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Live Reporting

All times stated are UK

  1. We'll leave you with this uplifting story

    The 150-year-old cottage which is nestled under the Ox Mountains

    Thanks for joining us on our live page this afternoon.

    We will leave you with the uplifting story of a County Mayo couple who raised almost €1m (£888,260) for healthcare workers by raffling their cottage after surviving Covid-19.

    Dublin woman Michele Hallahan was the lucky winner of the 150-year-old home nestled under the Ox Mountains near Foxford.

    Read more on this story here

  2. Trials for 'quicker' Covid-19 tests to be announced

    Trials for quicker saliva-based Covid-19 tests will be announced by Westminster, according to Mr Swann.

    "I suppose it's waiting to see how those trials actually progress and the efficiency of that testing process and then how we implement them in Northern Ireland," he says.

    Dr McBride says the vast majority of coronavirus tests are turned around within 24 hours in Northern Ireland.

  3. Hospital clusters show 'fragility' of health system

    The suggestion that services could be halted at Craigavon Area Hospital shows the fragility of the health service, Mr Swann says.

    "What we're seeing now is a direct impact on those services that we were slowly ramping up in Craigavon," said Mr Swann.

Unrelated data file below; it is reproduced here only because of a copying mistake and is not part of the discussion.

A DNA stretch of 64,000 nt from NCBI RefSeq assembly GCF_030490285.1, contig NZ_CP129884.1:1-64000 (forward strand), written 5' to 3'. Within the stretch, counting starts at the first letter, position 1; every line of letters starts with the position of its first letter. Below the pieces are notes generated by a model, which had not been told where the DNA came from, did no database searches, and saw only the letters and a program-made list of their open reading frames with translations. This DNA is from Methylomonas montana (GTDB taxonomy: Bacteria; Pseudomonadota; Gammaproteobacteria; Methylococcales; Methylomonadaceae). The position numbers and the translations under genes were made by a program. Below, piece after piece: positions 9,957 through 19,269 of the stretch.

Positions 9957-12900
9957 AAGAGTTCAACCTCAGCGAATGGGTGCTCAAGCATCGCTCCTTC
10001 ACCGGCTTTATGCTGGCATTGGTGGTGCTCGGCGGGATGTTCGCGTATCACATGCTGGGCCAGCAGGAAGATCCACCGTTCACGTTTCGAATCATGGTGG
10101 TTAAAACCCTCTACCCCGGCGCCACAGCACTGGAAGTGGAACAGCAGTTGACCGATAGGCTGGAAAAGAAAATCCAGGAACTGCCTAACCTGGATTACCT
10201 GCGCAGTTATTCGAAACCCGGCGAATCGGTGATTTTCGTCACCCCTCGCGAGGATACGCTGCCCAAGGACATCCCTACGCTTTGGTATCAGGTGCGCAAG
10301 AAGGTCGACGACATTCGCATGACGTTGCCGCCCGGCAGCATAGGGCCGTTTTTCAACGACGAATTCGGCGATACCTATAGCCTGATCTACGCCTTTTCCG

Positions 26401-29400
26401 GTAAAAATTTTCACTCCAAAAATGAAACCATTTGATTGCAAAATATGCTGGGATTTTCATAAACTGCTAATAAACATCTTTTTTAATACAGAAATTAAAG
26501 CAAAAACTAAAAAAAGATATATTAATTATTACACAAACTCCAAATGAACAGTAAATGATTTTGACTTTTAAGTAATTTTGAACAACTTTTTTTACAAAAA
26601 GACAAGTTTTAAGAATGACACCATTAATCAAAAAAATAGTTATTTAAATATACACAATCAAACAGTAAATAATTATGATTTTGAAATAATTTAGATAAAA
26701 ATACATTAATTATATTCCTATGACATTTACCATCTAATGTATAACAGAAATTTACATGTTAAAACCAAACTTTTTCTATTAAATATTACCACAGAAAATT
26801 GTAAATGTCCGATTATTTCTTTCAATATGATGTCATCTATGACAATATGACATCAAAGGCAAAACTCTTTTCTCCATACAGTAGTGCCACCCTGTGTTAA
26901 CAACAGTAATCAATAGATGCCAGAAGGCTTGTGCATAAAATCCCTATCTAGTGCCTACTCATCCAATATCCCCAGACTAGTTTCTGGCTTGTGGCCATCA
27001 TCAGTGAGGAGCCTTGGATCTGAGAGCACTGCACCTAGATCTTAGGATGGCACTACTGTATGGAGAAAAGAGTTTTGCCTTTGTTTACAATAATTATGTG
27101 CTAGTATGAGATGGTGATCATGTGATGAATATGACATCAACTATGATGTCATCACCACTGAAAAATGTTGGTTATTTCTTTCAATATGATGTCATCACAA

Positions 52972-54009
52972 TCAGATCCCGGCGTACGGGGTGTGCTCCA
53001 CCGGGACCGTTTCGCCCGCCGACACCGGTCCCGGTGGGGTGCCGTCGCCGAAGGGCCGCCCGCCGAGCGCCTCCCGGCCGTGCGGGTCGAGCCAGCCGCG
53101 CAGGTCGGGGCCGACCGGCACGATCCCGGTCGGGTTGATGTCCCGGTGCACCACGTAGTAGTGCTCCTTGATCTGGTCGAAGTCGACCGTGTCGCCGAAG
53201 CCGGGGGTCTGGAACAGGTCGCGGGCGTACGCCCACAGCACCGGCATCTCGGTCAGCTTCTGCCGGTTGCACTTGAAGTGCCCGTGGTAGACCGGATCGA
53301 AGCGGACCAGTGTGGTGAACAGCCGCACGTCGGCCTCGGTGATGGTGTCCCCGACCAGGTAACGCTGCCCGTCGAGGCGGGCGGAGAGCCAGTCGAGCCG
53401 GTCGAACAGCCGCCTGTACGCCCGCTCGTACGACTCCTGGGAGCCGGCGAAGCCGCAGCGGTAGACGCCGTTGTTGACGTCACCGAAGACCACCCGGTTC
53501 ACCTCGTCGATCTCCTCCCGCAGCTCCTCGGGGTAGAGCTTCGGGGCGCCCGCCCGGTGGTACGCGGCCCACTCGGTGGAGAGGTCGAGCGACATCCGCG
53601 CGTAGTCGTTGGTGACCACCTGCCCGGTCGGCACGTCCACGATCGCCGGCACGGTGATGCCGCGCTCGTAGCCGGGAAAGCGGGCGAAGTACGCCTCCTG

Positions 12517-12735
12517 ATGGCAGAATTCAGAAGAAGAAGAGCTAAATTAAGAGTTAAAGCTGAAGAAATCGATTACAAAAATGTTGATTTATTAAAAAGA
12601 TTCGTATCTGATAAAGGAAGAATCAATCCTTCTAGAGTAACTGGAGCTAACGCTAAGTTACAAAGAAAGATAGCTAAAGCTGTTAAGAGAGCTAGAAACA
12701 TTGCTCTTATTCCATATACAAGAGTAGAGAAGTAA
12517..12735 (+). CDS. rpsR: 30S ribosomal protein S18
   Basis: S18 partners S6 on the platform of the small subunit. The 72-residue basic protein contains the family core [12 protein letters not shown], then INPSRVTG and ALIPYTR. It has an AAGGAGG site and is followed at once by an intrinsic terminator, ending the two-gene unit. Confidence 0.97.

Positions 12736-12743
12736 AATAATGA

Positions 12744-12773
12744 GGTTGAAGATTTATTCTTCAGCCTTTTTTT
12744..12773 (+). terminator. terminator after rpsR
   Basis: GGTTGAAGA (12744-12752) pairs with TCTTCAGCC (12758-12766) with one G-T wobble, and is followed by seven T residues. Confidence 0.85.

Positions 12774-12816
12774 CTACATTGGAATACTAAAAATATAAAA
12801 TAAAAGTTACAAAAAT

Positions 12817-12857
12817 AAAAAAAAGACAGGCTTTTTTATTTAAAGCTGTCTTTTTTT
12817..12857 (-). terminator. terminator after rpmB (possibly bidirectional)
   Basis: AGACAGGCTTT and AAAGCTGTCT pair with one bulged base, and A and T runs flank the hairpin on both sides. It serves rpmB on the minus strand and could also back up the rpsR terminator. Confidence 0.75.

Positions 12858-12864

"What we don't want to do is actually go back to the position where we have to stop services the way we did in the first wave.

    "We need more doctors, we need more consultants, we need more surgeons."

  4. Ages of people testing positive for Covid-19 is changing

    A different pattern in the ages of people testing positive for coronavirus is emerging, Dr McBride says.

    The chief medical officer says the latest figures indicate that "two thirds of those testing positive are under the age of 40".

    He says there should now be a "targeted approach" to ensure people of that age group begin to change their behaviours.

    Dr McBride pointed out that 40-50% of positive cases in March were those aged 60 and over and that has fallen to 10%.

    Dr McBride says this change "stresses the importance" of all of us banding together and taking all public health advice.

  5. Clusters of school cases 'expected'

    Dr McBride says clusters of cases associated with schools are expected.

    He says these clusters will not necessarily relate to the school environment, but could be linked to activities associated with school, before school and after school.

    He said they will keep the guidance to schools under constant review so it is "understandable" to parents and principals.

  6. Testing helpline received 800 calls on Tuesday

    A total of 800 calls were made to the NHS testing helpline from Northern Ireland yesterday, according to the chief medical officer.

    Dr Michael McBride said 65 met of those calls met the criteria to be referred for testing.

    A total of 4,402 tests were carried out in Northern Ireland on Tuesday.

    A total of 800 calls were made to the NHS testing helpline from Northern Ireland yesterday, according to the chief medical officer
  7. Recommendations to be made on care homes

    A report on the experiences of care homes in Northern Ireland during the pandemic will be published

    A report on the experiences of care homes in Northern Ireland during the pandemic will be published.

    Health Minister Robin Swann said "care homes remained on the frontline".

    "The care home sector was extremely fragile before the pandemic and the virus has exposed that," he said.